AMD and Intel to suspend shipments of industrial-use processors to Russia

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Source: Harish Jonnalagadda / Windows Central

What do you want to know

  • A new report claims that Intel and AMD are suspending sales of industrial processors to Russia.
  • The companies would follow new rules set by OFAC and the BIS on selling technology to Russia in response to its invasion of Ukraine.
  • The ban would not apply to consumer devices.
  • TSMC, which makes Russian-designed chips, would comply with new export control rules against Russia.

A new report from RBC claims that Intel and AMD have “verbally notified Russian manufacturers” that the two companies are complying with a ban on supplying processors to Russia in response to its invasion of Ukraine. This ban on technology and exports is expected to take effect on March 3, although the RBC report suggests that Intel and AMD have already halted supplies.

In addition, according to RBC, partners in China were informed by the local Intel office about the ban on supplying processors to Russia.

The information is consistent with recent sanctions imposed by the Office of Foreign Assets Control (OFAC) of the United States Department of Treasury. For its reporting, RBC relied on two IT market sources, but additionally confirmed the news with a “representative of the Association of Russian Developers and Manufacturers of Electronics (ARPE)”.

A spokesperson for Intel in Russia responded to RBC and said that “the company is closely monitoring the situation and ensuring compliance with applicable sanctions and export control regulations, including new sanctions imposed by OFAC. and rules issued by the BIS”. BIS is the Bureau of Industry and Security of the US Department of Commerce.

However, if correct, it is important to note that Intel and AMD’s ban on sending chips to Russia does not involve “consumer communication devices”, including personal computers. , cell phones, digital cameras, etc. Instead, the ban on importing and selling processors only applies to industrial use by private companies, government entities, or those expressly sanctioned by the U.S. government “including the President, prime minister, deputy prime ministers, federal ministers, deputies of the State Duma and members of the Federation Council, editors and deputy editors of state media.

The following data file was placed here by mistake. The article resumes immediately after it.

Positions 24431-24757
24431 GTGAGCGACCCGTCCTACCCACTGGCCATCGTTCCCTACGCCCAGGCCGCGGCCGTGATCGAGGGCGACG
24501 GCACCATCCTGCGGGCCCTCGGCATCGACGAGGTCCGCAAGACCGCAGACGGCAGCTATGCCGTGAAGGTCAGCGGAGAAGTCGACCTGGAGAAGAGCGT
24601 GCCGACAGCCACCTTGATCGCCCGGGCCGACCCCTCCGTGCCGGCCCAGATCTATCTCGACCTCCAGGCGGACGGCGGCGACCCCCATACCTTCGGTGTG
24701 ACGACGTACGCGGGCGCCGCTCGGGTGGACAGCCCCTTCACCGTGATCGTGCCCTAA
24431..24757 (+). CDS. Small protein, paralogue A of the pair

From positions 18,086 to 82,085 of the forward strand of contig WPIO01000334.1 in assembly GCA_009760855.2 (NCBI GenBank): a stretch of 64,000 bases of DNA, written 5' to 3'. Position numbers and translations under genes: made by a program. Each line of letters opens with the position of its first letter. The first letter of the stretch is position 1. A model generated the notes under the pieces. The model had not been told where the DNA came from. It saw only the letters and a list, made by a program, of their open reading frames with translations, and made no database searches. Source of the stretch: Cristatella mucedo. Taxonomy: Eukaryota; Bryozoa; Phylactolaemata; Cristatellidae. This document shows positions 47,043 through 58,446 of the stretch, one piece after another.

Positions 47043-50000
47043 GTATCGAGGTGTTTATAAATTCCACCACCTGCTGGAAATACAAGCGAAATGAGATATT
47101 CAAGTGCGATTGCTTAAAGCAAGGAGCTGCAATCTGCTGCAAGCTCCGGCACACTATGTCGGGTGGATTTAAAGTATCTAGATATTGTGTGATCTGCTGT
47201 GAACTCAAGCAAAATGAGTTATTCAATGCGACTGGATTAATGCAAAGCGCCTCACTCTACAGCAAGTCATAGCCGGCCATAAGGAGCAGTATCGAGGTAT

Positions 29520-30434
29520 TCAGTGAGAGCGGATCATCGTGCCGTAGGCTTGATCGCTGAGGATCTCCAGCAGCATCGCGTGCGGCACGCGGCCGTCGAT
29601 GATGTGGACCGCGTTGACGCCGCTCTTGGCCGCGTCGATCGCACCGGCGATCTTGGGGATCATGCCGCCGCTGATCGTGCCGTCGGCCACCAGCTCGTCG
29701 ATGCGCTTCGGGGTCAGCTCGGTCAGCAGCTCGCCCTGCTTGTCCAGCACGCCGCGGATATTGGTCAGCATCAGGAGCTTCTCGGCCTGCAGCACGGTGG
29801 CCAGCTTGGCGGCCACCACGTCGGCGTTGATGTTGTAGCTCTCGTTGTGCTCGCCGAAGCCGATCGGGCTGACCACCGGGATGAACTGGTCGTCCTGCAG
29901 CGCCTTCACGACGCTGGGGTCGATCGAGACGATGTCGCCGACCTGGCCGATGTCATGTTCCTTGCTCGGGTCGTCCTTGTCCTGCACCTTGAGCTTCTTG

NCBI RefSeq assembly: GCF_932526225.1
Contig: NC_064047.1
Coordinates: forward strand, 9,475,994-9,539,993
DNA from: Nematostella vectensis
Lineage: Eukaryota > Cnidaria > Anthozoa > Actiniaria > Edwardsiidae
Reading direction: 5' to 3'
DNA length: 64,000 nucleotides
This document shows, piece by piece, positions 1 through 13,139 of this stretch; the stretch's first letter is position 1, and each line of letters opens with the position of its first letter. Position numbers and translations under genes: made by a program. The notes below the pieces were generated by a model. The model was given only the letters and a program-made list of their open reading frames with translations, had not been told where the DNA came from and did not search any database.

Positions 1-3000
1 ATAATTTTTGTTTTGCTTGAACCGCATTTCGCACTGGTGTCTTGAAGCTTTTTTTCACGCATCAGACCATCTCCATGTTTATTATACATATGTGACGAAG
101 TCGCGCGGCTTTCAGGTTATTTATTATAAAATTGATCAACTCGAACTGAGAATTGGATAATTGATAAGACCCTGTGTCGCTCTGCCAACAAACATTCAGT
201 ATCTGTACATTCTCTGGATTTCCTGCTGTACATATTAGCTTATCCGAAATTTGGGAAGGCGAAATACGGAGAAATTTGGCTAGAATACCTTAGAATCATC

ASUS ROG Strix X570-E GamingSource: Rich Edmonds/Windows Central

The ban could significantly hurt Russia’s economy in the long run, as companies won’t be able to upgrade, replace or expand the use of servers for cloud computing and data storage. The same goes for the use of “supercomputers” for heavy data processing. Exceptions could be made if companies apply for and are approved for export licenses, but this process could take months or longer.

Interestingly, Russia has its own growing processor business, including the MCST Elbrus-8C server processor. Still, it was slammed by reviewers as “very weak” compared to Intel’s “Cascade Lake” Xeon processor. Moreover, like many microprocessor companies, the Moscow Center of SPARC Technologies (MCST) does not manufacture chips but only designs them. Taiwan’s TSMC is the maker of the Elbrus, and in a Reuters report, TSMC noted that it would comply with new export control rules on Russia, jeopardizing that backup plan. However, to date, the chip foundry has not officially announced to Russian authorities that it will block the production of Russian processors.

If the ban takes effect, it remains to be seen what other avenues Russia might take to procure transformers. Going through China seems the most obvious route, especially since the two countries maintain a close strategic alliance. Still, even going through return channels and taking advantage of re-export maneuvers, the prices of these components could increase by 30% for Russian companies to obtain such technology, according to RBC.

Questions also remain about the distinction between consumer use and industrial use of devices, including pre-assembled computers, and how US companies will navigate the sanctions.

NVIDIA, one of the world’s largest and most important GPU vendors for services, AI, and industrial use, has so far not commented on the new Bureau of Industry and Security (BIS) rules. of the US Department of Commerce. Similar calls for Microsoft to ban the export of software to Russia have also been made, although the company has not commented so far.

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